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Seoul, South Korea

Chung C.-S.,Flow Master Co. | Kim H.-K.,Seoul National University of Science and Technology
Journal of Engineering Science and Technology | Year: 2015

Uniaxial and biaxial torsional fatigue specimens were extracted from a railway wheel steel. The fatigue tests were performed with the stress ratio of R= -1 by using uniaxial and biaxial torsional fatigue test specimens at room temperature in air. The ultimate and yield strengths of the steel were evaluated. The uniaxial fatigue limit was 422.5 MPa, which corresponds to 67% of the ultimate tensile strength. The ratio of τee was 0.63. Appropriate parameters to predict the fatigue life of the steel under multiaxial stress states were reviewed. © 2015 School of Engineering, Taylor’s University. Source


Nguyen V.L.,Seoul National University of Science and Technology | Chung C.-S.,Flow Master Co. | Kim H.-K.,Seoul National University of Science and Technology
Microelectronics Reliability | Year: 2015

The present study aims to evaluate the effects of isothermal aging on the mechanical properties of solder joints. To achieve this objective, the tensile impact behavior of lead-free Sn-3Ag-0.5Cu solder ball joints aged at 373. K for times ranging from 24. h to 1000. h was investigated using an altered miniature Charpy impact-testing system. The experimental results showed that the tensile strength, the work-of-fracture and the fracture toughness of solder joints were found to decrease as the effective strain rate (or the loading speed) as well as the aging time increased due to a thicker IMC layer with a coarser nodule under thermal aging. In addition, the joint strength after isothermal aging under a tensile load was more sensitive to the strain rate than those in the shear loading mode. Specifically, equations representing the relationships among the effective stress, the strain rate and the aging time were established for the solder joints aged at 373. K in this study. Furthermore, the mode II fracture toughness values were less than the mode I fracture toughness for each aging time condition of the solder joints. © 2015 Elsevier Ltd. Source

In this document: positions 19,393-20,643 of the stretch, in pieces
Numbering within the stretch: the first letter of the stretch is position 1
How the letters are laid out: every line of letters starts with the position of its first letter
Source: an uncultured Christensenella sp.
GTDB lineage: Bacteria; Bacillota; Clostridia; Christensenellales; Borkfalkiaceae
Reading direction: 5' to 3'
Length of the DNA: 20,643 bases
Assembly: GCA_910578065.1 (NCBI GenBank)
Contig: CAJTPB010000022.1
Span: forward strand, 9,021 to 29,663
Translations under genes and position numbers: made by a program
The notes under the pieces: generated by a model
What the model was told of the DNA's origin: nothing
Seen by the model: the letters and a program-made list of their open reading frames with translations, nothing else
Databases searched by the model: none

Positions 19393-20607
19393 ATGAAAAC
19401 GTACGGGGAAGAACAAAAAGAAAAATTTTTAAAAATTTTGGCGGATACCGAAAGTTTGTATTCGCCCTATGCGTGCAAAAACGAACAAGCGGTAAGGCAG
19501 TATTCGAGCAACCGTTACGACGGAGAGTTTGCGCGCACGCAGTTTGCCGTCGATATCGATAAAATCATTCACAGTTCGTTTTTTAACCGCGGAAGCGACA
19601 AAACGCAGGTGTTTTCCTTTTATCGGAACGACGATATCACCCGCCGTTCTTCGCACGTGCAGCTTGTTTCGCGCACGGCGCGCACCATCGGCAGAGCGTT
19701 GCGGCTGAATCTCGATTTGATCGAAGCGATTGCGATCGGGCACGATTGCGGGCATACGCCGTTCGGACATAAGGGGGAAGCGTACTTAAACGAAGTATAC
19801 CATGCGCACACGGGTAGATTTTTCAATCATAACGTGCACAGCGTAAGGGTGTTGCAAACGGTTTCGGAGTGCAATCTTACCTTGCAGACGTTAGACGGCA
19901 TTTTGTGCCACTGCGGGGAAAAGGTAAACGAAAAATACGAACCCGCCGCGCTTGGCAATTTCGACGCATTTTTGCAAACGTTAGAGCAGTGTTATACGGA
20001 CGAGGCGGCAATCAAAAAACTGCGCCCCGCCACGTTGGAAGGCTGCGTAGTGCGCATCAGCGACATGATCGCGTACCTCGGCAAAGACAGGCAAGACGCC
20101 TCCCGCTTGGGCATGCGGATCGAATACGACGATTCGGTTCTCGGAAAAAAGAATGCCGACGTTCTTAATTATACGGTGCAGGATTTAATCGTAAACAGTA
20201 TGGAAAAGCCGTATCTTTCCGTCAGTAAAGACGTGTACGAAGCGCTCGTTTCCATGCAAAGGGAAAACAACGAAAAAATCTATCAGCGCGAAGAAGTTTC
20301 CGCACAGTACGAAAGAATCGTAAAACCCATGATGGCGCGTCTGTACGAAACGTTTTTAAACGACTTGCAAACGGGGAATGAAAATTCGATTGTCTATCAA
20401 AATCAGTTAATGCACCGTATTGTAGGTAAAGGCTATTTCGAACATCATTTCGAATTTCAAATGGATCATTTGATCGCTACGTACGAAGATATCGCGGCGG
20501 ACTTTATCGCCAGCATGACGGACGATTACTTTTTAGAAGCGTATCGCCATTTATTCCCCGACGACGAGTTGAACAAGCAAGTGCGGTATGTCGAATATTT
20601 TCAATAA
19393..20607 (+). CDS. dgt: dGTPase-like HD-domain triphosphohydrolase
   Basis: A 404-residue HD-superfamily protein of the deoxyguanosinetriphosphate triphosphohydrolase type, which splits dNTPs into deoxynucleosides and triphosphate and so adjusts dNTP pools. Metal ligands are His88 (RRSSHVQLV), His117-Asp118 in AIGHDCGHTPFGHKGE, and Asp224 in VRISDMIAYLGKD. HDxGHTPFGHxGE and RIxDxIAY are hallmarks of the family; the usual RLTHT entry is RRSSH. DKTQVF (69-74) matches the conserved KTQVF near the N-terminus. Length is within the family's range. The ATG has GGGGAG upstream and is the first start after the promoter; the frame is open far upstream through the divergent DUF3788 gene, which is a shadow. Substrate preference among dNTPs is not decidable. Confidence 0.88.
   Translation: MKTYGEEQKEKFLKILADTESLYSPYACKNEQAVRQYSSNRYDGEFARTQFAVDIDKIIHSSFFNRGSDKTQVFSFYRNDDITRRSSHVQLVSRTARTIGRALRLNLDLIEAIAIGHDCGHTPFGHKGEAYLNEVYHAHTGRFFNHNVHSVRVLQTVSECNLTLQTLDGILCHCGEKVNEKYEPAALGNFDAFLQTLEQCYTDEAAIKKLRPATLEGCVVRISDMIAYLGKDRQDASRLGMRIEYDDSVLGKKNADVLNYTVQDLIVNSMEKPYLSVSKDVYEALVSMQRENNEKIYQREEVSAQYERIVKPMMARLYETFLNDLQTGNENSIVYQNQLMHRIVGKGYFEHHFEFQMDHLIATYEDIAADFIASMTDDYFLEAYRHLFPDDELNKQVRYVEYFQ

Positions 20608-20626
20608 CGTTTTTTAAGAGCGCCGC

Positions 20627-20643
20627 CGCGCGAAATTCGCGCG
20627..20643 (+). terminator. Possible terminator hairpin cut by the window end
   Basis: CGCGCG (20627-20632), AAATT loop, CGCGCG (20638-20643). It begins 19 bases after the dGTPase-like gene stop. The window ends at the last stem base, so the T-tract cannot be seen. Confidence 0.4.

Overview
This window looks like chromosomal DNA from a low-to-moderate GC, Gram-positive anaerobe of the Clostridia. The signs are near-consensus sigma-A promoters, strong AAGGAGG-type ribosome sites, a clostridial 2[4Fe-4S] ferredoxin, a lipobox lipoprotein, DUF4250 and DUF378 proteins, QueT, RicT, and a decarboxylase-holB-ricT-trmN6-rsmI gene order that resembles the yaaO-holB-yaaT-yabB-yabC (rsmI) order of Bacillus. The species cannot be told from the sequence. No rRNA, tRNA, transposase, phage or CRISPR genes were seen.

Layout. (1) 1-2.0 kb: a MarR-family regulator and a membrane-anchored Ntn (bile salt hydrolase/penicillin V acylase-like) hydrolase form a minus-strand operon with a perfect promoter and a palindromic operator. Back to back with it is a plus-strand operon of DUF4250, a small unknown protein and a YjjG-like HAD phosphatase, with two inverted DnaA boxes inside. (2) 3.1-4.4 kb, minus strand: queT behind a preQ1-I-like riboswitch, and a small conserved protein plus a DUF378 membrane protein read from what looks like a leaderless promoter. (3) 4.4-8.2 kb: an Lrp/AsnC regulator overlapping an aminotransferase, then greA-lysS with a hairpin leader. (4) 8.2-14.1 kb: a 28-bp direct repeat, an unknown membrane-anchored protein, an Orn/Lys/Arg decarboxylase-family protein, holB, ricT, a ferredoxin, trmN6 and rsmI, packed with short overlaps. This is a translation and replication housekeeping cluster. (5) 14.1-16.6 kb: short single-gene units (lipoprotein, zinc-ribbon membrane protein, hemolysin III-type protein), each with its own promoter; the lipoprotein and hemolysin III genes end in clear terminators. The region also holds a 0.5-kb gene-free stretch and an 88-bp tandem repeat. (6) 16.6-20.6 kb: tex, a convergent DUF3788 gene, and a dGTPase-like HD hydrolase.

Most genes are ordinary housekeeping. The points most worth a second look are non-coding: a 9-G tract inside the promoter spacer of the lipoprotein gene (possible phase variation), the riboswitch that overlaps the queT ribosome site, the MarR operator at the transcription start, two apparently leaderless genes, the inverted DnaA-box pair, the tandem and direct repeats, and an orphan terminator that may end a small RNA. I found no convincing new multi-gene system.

Nguyen V.L.,Seoul National University of Science and Technology | Chung C.-S.,Flow Master Co. | Kim H.-K.,Seoul National University of Science and Technology
Materials Letters | Year: 2016

In this work, nanoindentation tests using a three-sided Berkovich indenter were performed for a Cu6Sn5 intermetallic compound (IMC) in interfacial specimens of lead-free Sn-3Ag-0.5Cu solder ball joints at room temperature to investigate effect of the strain rate on the mechanical properties of this IMC. The fracture toughness was found to have an approximately linear relationship with the logarithmic nanoindentation strain rate, implying that the fracture toughness decreased in a range of (1.64-0.63) MPa m0.5 with an increase in the strain rate ranging from 0.01 s-1 to 0.33 s-1. This characteristic was similar to the KC values of Cu6Sn5 under shear or tensile tests. It was, however, when measured by nanoindentation tests, found to be less sensitive to the strain rate compared to measurements gained through shear or tensile tests. The results here were discussed and compared to those from other studies. © 2015 Published by Elsevier B.V. Source


Nguyen V.L.,Seoul National University of Science and Technology | Chung C.-S.,Flow Master Co. | Kim H.-K.,Seoul National University of Science and Technology
Journal of Electronic Materials | Year: 2015

The tensile impact behavior of lead-free Sn-3Ag-0.5Cu/Cu solder joints aged at 413 K and 453 K for times ranging from 24 h to 1000 h has been investigated in this study. The activation energy for growth of the intermetallic compound (IMC) layer was estimated and compared with literature values. Additionally, the tensile strength of solder joints with IMC thickness of 17.6 μm was found to be more sensitive to the strain rate as compared with solder joints with thinner IMC layers. Equations representing the relationships among the effective stress, strain rate, aging time, and aging temperature as well as IMC thickness were established using matrix laboratory (MATLAB) software. These equations show that the tensile strength decreases with increase in the IMC thickness to about 8 μm, after which it becomes nearly constant when the IMC thickness is between approximately 8 μm and 14 μm, before decreasing significantly when the IMC thickness exceeds 14 μm. The main reason for these characteristics was excessive increase in the IMC thickness of solder joints, causing a change in the stress concentration of the tensile load from the protruding region to the inside of the IMC layer at the same tested strain rate. © 2015 The Minerals, Metals & Materials Society Source


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Flowmaster Inc. | Date: 2010-01-19

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